Maya Shanbhag Lang is the author of the memoir “What We Carry,” which hit shelves April 28.
I met him in January, at the start of the new year.
We had been talking for a couple of weeks: messaging, texting, then an hour-long first phone call that sped by in a heart-skipping blur. That call threw me into a panic.
I had been separated for more than a year at that point, my marriage having abruptly dissolved. I spent that time gathering myself back up, focusing on my career, my daughter, my friendships — and, for the first time in ages, on me. After a lot of emotional work, I finally reached a place of feeling healthy and independent.
I wasn’t sure if I was ready to date, if I wanted to open myself up. I was happy on my own. As a safeguard, I decided to be mercilessly picky. I made a list of criteria so long I figured no one could possibly live up to it. I joined OkCupid, perhaps the most old-fashioned of dating platforms, and the only one I tried, wanting to dip just a toe into the dating waters.
A few days later, I came across his profile. His picture was absurdly handsome. In his messages, he was attentive and self-assured. His voice on the phone was warm. He sounded thoughtful and kind, this divorced dad of two little girls. He sounded too good to be true.
Cut to our first date, lunch at a bistro in the West Village. The minute he walked in, I felt something in me stir. He was just as handsome as his profile picture. As we talked (no wine, just water, lunch on a weekday in the bright light of day), I realized the thing stirring in me was butterflies, the sort I’d heard about in books but didn’t think existed. In my past relationships, I had always sought safety, not wanting to face risk.
Our lunch lasted two hours.
At 40, he was a year younger than I am. A former college athlete, he’d been a jock while I was a nerd. My teenage self was spooked. I worried he couldn’t be real — that something had to be wrong.
But as we saw each other over the coming weeks, winter opening up to spring, I relaxed. Our time together was like that first lunch. This wasn’t a romance of empty gestures, dependent on soft lighting and wine. This was two people seeing each other in the bright light of day.
We prided ourselves on our independence, our careers, our daughters, our separate lives. The weeks passed in a happy blur. I kept my priorities in order, all the while relishing — stunned by — the idea of a relationship that didn’t involve sacrifice. We could be together while also valuing our time apart.
Then the pandemic began. It felt like a cosmic joke, mocking my grand theories about being together and apart.
When it became clear we wouldn’t be seeing each other for a while because of New York’s stay-at-home order, he told me he was sorry we had been interrupted. “We haven’t been interrupted!” I protested hotly.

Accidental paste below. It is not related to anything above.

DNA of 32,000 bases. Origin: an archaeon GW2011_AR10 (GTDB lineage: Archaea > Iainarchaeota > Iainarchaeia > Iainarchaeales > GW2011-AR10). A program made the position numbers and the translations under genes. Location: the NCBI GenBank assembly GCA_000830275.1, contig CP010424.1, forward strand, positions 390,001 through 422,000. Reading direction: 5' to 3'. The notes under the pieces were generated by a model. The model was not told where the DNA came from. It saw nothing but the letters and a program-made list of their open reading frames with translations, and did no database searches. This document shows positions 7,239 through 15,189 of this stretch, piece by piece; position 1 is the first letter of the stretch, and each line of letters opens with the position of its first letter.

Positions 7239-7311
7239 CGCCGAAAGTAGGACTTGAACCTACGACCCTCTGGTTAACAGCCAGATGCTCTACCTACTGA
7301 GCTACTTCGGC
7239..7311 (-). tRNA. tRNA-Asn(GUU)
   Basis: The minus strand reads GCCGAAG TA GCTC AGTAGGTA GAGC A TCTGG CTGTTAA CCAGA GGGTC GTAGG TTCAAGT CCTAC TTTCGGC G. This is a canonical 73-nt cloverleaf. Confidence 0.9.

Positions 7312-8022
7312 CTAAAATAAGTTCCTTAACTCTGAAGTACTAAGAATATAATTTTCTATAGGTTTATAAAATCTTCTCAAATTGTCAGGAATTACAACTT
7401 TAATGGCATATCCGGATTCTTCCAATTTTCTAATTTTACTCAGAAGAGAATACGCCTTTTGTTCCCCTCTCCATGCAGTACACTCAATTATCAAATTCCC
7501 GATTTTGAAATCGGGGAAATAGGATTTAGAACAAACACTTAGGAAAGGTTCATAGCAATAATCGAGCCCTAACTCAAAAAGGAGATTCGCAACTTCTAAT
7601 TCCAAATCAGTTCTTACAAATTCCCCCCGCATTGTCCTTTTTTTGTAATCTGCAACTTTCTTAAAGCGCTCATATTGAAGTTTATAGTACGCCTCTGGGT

I last saw him in person in early March. Soon, our time apart will exceed our time together. I’m not quite sure what this means, except that those first months of getting to know one another feel so full, brimming over with happiness, that I am convinced they count for more.
I continue to reflect on what it means to be together while apart. I wonder what those terms, together and apart, imply about proximity and intimacy. Married friends have confessed feeling distant from their spouses as they shelter in place. I’ve heard about people in early relationships who decided to self-quarantine together, their romance accelerated by the pandemic.
I am in neither of those camps. Truthfully, I don’t really know where he and I are. Although we are technically dating, together in the broadest sense, we are of course not actually dating or together at all.
I would like to think of our bond as deepening, not in a way I would have chosen, but in a way that makes this time instructive. I have learned who he is in a crisis: a pragmatist who makes the most of his situation. I have seen him be generous and thoughtful. I have also seen him be restless and grumpy. This is knowledge I wouldn’t have otherwise. It makes me smile.
There is a different intimacy to this time. I love the way his voice softens when he talks about cooking a beautiful meal, the way he thinks to ask about my mother, that we still connect emotionally and mentally. We are apart, yet together.
I have days when I feel blue, morose that the heady joys of falling in love were plucked away just as I was finally experiencing them. At 41, butterflies are wondrous. I want them back. I want him back. But then I remember that my sadness is one half of the picture. I am grateful to have someone I miss.
“We’re lucky,” I told him on the phone the other day.
I could hear him smile. “What makes you say that?” he asked.
“We’re lucky to have met each other when we did,” I replied. “And that we made so many good memories to look back on now.”
This, I think, is my ideal definition of being together, when there are sparks of real gratitude, not the forced kind. I don’t have to remind myself to feel it.
I have no idea what the future holds for us — but, then again, I never knew, never would have known. The uncertainty is just made more plain.
Whether people are together or apart, uncertainty is always present.
Yet here I am. I have experienced outcomes I felt certain would never come to pass. I am better for them. Without risk, there are no butterflies.
And so I do my best to take this time apart one day at a time, one moment at a time. It is not suspended time or interrupted time or non-time. It is just time of a different texture and feel.
There is mystery in the unknown, in all that might come to pass. Sometimes we see only terror because our minds fill in the blanks in unpleasant ways. But if we can just relax and let go of our fear, we find gifts. In the unknown, we encounter life more deeply, not as imagined, not as expected, but as we never would have thought to picture it, and this surprise, this mystery, exceeds the limits of our imaginations.